evaluated himself to be "the foremost" among sinners (1 Tim. 1:16).
And to be "the least of all saints" (Eph. 3:8).
And to be "the least of the apostles . . . because I persecuted the
church of God" (1Cor. 15:9).
2. The power of RELIGION (True Christianity is not a religion) all
throughout history has shown its ugly head through the persecuting and
killing of anyone who does not adhere to its various tenets. And Paul's
obsession can be considered the prime example.
And there are other examples throughout the history of the church where a
FALSE Christianity, using the name of Christ, but being totally contrary
to New Testament truth, has sought to squelch opposition by physical
violence, torture and murder.
True Christianity as represented in the New Testament has never advocated
using physical violence of any kind to deal with opposition.
3. The verb destroy is portheō as an
imperfect active indicative to indicate continuous action in the past.
Thus, "I was continually ravaging it." or "seeking to destroy it."
It is used of Paul at Acts 9:21, "Is this not the one who in Jerusalem
destroyed those who called on this name." It occurs as an aorist active
participle to describe an historical fact covering a specific period of
time; the time of Paul's persecution activity.
The church of GOD: Although Paul is reviewing his past history, his use of
this term shows that at this time, he clearly recognizes the concept of
the universal church. He certainly did not call it the church
of God when he was persecuting it.
A. The universal church is comprised of all church age believers.
Eph.1:22-23, 5:25-27; Col.1:17-18.
1. All those who trusted in Christ prior to the day of Pentecost in
30 AD and who were alive at that
2. All those who trusted in Christ from the day of Pentecost
forward until the rapture.
B. The universal church was yet in the
future during Christ's ministry, although clearly in the mind and
plan of God from eternity past (Eph. 1:4). Mat. 16:18, "On
this Rock (Christ) I will build my church." (The future tense of oikodomeō).
Synonyms for the universal Church.
All church age believers are placed into union with Christ and become (1)
personally a new creation, and (2) collectively
a member of a new body or entity in Christ.
1 Cor 15:45-47; 2 Cor 5:17; Gal
6:15; Eph. 2:15 (one new man).
The universal church is the body of Christ and Christ is the head of the
body. Christ is the controller, the one in authority. The
body has many parts or "members" which refers to the
various spiritual gifts and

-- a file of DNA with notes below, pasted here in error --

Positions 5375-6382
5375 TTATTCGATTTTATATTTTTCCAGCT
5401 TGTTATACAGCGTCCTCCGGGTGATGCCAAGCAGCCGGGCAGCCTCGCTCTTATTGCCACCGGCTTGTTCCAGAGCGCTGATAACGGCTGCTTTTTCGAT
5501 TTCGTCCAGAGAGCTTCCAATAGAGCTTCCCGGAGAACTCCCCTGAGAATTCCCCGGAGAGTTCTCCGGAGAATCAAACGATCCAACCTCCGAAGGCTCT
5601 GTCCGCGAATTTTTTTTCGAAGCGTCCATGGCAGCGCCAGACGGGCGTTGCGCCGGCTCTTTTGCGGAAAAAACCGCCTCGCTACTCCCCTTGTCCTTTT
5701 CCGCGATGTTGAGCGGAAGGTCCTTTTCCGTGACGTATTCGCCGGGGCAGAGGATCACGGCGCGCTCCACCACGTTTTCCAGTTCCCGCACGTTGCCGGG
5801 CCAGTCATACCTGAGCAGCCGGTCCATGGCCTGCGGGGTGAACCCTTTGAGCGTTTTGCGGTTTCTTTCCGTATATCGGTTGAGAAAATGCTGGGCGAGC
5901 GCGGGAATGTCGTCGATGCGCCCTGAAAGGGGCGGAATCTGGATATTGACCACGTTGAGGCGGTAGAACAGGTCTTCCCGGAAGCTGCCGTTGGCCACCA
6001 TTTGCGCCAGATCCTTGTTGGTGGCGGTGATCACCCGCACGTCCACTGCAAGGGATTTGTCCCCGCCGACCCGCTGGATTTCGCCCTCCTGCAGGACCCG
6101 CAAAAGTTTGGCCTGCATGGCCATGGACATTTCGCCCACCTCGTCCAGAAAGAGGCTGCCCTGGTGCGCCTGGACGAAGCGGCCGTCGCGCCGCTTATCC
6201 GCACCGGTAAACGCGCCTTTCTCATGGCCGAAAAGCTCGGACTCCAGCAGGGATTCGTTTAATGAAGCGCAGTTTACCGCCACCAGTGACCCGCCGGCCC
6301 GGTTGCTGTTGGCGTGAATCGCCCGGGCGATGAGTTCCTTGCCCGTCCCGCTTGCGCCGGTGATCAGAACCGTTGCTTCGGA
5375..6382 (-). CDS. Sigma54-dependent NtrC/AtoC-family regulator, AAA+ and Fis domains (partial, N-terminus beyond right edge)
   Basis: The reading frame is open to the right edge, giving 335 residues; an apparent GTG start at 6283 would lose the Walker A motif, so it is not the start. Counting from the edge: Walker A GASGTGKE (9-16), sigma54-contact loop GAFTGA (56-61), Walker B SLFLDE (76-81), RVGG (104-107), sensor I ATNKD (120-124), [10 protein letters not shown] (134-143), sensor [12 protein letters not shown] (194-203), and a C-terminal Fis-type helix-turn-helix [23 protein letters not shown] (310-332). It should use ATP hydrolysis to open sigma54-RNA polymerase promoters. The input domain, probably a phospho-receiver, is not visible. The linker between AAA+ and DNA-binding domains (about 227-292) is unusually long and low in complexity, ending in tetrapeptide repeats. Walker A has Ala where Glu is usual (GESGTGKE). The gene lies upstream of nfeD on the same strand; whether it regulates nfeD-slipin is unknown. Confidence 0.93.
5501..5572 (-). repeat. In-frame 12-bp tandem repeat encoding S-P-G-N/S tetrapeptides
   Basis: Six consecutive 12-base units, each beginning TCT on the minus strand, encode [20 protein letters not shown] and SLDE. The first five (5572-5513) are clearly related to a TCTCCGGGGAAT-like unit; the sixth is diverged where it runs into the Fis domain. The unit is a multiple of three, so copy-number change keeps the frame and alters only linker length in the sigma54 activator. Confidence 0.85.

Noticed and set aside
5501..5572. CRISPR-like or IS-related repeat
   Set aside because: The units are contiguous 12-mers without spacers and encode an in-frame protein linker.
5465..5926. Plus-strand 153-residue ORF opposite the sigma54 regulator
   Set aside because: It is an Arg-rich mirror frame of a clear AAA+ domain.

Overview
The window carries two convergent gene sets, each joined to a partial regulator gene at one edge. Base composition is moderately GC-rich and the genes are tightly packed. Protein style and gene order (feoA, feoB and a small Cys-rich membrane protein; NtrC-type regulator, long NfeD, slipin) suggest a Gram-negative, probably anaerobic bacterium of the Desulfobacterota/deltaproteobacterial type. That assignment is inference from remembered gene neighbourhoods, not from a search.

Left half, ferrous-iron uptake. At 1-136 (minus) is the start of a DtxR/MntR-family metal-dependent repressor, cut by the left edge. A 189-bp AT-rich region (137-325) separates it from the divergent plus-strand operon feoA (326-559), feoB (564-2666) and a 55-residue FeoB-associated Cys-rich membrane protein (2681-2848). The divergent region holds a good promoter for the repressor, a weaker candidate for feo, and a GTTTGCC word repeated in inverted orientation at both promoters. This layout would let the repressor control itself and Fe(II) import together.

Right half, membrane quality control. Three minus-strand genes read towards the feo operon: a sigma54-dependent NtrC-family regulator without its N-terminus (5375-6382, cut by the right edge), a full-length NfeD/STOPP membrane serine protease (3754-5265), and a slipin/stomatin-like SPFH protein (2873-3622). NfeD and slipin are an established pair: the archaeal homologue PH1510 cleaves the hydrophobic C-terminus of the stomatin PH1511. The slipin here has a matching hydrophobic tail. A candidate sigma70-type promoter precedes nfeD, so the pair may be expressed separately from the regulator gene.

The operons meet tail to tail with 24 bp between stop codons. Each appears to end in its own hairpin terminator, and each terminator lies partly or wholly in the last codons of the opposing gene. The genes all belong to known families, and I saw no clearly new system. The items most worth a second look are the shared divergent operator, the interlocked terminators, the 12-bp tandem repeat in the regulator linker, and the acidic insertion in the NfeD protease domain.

ministries of individual believers.
Eph 1:22-23, 2:16, 4:4-5, 5:23; 1 Cor
12; Col 1:17-18,24, 2:19.
Christ is the shepherd and the church is His sheep. Jn 10; Heb 13:20; 1 Pet
5:4. This analogy connotes the security and great blessings that come to us
as members of His body. This analogy appropriately sees us like sheep. Sheep
have no sense of direction, cannot fend for themselves, are helpless, and
therefore need the guidance, sustenance, and protection of the shepherd.
Practically, the believer-sheep must be guided, guarded and fed by the
under-shepherd, the pastor of the local church.
Church age believers are branches IN the vine. Jn 15:1-6. Jesus Christ is
the vine; we are the branches. This analogy teaches union with Christ;
positional truth and/or positional sanctification.
In this passage we see both position and experience; relationship and
fellowship. And this passage deals with both failure and success in growth and service.
See John 15:1-11
Christ is the chief cornerstone, and the stones of the building are
believers as members of the universal church. This was first taught by
Christ in Mt 16:16-18 when He told Peter,
“You are blessed, Simon, Son of Jonas. And on this rock (PETRA, giant rock,
Christ) I will build my Church.. Therefore, your name is now
(part or chip of a rock).” This reference to Christ as the chief cornerstone
is found in Eph 2:20; 1 Pet 2:4-8.
6. 1 Peter
2:4-8 actually gives us FOUR terms to describe the universal church.
a. A chosen race: A SPIRITUAL race based on
being CHOSEN or ELECTED into the body of Christ.
b. A royal priesthood: This is still
viewing church age believers as ONE body, but the focus with all four
of these terms is on SERVICE while here on earth.
factor is because Christ is the KING and we are IN UNION with the king.
We are a new